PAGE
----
In his new job, Jack Stone relishes the chance to “bring aloha, live aloha and give aloha.” // © 2016 Sheraton Maui Resort & Spa
Feature image (above): Sheraton Maui Resort & Spa // © 2016 Sheraton Maui Resort & Spa
Sheraton Maui Resort & Spa recently welcomed Jack Stone to the newly created position of cultural advisor. He guides the resort’s cultural programs, celebrations and activities, from coconut husking and taro pounding to hula and ukulele lessons.
Born and raised on the island of Molokai, Stone has been working in the hospitality industry since 1990. He told us about why he loves sharing Hawaiian culture with visitors and what they can get out of the experience.
Why did you accept the job at Sheraton Maui?
My passion is to teach, share and bring Hawaiian values to life for all. It has been a dream of mine to lead a Hawaiian cultural program at a resort like Sheraton Maui, especially given the deep significance of its location at Puu Kekaa (Black Rock). This is a great opportunity to do what I’ve always wanted: Bring aloha, live aloha and give aloha.
What kinds of things are Sheraton Maui’s guests most interested in, in terms of local culture?
Guests love hands-on activities and crafts. They want to hear the why and the how behind every activity and get the full experience and feeling behind what they are doing. They also like learning about Hawaii’s history. My goal is to increase their knowledge of this special place while teaching them about ancient Hawaii.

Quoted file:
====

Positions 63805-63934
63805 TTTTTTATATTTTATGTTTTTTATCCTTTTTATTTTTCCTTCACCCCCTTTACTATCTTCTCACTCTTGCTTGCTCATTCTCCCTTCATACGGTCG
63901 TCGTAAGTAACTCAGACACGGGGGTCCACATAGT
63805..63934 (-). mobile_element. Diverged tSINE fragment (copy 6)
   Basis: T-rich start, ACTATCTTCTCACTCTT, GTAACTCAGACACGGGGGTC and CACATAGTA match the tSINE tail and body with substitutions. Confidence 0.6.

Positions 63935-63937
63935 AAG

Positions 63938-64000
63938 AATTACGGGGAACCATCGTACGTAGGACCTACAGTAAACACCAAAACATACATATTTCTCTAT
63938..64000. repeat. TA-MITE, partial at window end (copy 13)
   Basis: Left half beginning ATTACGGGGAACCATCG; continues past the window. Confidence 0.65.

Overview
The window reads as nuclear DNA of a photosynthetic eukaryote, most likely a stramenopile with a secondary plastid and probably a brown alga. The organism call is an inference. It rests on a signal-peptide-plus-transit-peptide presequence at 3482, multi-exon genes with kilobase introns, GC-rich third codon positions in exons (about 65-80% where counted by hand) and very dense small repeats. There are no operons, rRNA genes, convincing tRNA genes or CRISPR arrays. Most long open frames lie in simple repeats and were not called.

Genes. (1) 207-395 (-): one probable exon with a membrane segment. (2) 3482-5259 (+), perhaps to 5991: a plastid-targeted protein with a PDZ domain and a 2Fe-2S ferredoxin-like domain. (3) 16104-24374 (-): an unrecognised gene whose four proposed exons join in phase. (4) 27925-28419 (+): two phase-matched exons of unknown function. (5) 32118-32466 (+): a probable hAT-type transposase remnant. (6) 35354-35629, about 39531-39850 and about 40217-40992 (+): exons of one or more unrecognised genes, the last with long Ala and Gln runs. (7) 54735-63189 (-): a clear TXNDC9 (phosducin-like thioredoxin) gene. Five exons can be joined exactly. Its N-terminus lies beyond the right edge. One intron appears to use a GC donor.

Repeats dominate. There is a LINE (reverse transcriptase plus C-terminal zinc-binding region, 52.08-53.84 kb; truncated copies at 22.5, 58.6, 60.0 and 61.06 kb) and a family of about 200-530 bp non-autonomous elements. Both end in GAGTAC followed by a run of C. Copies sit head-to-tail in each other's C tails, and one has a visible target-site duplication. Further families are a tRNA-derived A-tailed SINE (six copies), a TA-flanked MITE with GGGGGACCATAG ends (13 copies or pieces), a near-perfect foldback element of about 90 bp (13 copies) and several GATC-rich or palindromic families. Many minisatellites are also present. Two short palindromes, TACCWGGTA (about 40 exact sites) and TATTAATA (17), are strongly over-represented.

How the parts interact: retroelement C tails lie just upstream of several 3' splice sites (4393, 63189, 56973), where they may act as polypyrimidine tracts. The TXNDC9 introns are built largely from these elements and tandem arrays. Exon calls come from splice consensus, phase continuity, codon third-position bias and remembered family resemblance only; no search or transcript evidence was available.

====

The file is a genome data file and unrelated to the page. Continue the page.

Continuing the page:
How can visitors benefit from time spent with you?
I’m passionate about teaching, explaining and sharing the stories of Hawaii. Whether a guest wants to play ukulele, practice hula, open a coconut or simply talk story, I think visitors to our resort will feel a deeper connection to Sheraton Maui and to Hawaii after learning about the traditions and history of our islands.
A lot of Hawaii resorts have on-site cultural advisors these days. What do you bring to the job that’s unique?
I love to play Hawaiian music. I actually started a local band back in 1995 and was nominated by the Hawaii Academy of Recording Arts as “Most Promising Artist” in 1997. Now, you can find me around Sheraton Maui strumming my ukulele in the lobby, at the pool and in Na Hoku Lounge, sharing the aloha spirit through song.
How did your upbringing on Molokai affect the way you do your job today?
Growing up in Manae, on the east side of Molokai, I learned a lot from our elders about sustainability. I was taught about taking care of what we have and limiting what we take from our ocean and our land so we have something for tomorrow. I learned to give without asking for anything in return. Today I continue to be thankful and grateful for all that I have. I try to share aloha every day.